The Pacific oyster, originally from Japan, has become the oyster of choice for cultivation in many parts of the world due to its rapid growth and its wide-ranging tolerance to environmental conditions. Intentional introductions of this oyster species have occurred worldwide, including Ireland, to replace native oyster stocks significantly depleted by over-fishing or disease, or to create a new industry where none existed before. Accidental introductions have occurred through the movement of oyster larvae in ships’ ballast water or by adults being attached to the hulls of ships. In 2000, the Pacific oyster accounted for 98% of the world’s cultured oyster production and by 2003 global production had expanded to 4.3 million tonnes with a worth of USD 3.69 billion, more than any other fish or shellfish species.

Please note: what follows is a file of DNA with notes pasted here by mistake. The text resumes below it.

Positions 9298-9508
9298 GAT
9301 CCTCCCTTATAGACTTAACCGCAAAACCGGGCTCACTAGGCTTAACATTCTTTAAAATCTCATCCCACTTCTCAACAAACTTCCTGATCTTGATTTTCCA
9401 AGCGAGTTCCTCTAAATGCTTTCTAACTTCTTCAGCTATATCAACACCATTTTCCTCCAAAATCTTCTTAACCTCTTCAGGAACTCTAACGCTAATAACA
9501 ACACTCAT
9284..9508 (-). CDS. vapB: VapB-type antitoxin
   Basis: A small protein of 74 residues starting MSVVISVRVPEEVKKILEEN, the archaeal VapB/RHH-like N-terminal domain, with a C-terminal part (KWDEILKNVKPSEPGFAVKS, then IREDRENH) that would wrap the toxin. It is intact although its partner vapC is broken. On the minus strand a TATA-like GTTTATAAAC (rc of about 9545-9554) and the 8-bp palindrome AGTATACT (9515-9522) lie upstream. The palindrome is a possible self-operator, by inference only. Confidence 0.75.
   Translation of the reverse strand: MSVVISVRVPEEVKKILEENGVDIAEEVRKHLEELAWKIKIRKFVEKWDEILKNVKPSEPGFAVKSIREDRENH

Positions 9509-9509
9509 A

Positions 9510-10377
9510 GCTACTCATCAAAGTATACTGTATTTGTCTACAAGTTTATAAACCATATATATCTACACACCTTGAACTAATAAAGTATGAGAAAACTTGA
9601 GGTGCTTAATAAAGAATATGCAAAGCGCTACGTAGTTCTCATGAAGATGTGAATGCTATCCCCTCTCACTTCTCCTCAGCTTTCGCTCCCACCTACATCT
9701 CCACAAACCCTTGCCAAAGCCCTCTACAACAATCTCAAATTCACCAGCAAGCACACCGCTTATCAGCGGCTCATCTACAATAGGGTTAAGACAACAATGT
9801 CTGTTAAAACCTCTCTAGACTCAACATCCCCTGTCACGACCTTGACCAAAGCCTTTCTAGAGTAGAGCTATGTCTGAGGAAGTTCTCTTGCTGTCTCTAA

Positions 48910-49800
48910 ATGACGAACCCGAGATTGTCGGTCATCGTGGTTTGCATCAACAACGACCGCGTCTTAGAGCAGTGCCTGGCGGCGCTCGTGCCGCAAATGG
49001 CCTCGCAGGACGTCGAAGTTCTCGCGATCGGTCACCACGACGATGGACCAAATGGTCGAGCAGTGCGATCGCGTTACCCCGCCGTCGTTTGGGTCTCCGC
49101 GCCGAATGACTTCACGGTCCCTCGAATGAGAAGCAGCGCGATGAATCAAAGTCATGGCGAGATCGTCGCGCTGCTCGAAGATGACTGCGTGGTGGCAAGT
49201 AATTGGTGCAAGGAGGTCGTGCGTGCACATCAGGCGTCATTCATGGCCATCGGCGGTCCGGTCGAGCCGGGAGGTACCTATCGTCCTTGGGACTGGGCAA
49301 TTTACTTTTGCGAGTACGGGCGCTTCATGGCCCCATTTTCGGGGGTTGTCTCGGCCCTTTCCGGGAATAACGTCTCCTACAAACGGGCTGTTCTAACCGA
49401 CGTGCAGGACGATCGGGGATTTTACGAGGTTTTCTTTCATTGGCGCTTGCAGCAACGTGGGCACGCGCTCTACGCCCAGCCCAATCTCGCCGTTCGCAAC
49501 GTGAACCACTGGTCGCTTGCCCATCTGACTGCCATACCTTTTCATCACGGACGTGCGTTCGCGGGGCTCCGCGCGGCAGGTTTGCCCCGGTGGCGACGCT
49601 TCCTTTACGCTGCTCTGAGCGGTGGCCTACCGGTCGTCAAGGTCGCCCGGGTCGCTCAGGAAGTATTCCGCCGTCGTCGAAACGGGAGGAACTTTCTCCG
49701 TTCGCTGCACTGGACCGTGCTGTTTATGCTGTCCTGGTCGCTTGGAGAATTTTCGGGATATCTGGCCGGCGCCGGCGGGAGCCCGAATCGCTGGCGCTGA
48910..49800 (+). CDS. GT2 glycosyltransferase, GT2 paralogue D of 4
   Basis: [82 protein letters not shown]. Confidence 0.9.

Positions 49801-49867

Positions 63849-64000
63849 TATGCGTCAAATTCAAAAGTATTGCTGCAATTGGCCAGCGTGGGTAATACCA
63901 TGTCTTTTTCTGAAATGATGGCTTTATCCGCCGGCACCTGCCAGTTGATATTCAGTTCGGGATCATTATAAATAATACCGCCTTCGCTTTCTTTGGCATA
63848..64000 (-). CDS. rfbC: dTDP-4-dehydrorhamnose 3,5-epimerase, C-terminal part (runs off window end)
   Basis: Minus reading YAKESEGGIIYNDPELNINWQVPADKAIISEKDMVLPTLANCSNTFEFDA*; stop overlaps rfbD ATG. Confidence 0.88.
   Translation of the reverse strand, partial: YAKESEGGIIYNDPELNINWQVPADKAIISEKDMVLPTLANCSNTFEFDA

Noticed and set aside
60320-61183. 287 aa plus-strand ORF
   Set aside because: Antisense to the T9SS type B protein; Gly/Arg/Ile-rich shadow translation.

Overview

Ostreid herpesvirus 1 (OsHV-1) belongs to the genus Ostreavirus, family Malacoherpesviridae which is included in the order Herpesvirales.  Viruses belonging to the order Herpesvirales are relatively large double-stranded DNA (dsDNA) viruses and can cause latent and/or lytic re-occurring infections.  OsHV-1 μvar is a variant of OsHV-1 and is considered to be a more virulent strain and was initially associated with significant Pacific oyster summer mortalities in France in 2008 and in 2009 and has subsequently been observed in Ireland, Italy, the Netherlands, the UK and south east Australia. Other variants have been observed in a wide range of bivalves including oysters, scallops, clams and abalone.

Several molecular based tools, including standard PCR, are currently used to detect OsHV-1 and variant infections. The PCR primers designed to amplify in the ORF 4 (C2/C6) have been used to amplify DNA yielding mutations or polymorphisms (detected by DNA Sanger sequencing) in the variants compared to the characterized OsHV-1 (1). This PCR detects oyster herpes DNA in region C, which encodes for two proteins of unknown function, and is routinely used for the screening of OsHV-1 and variants.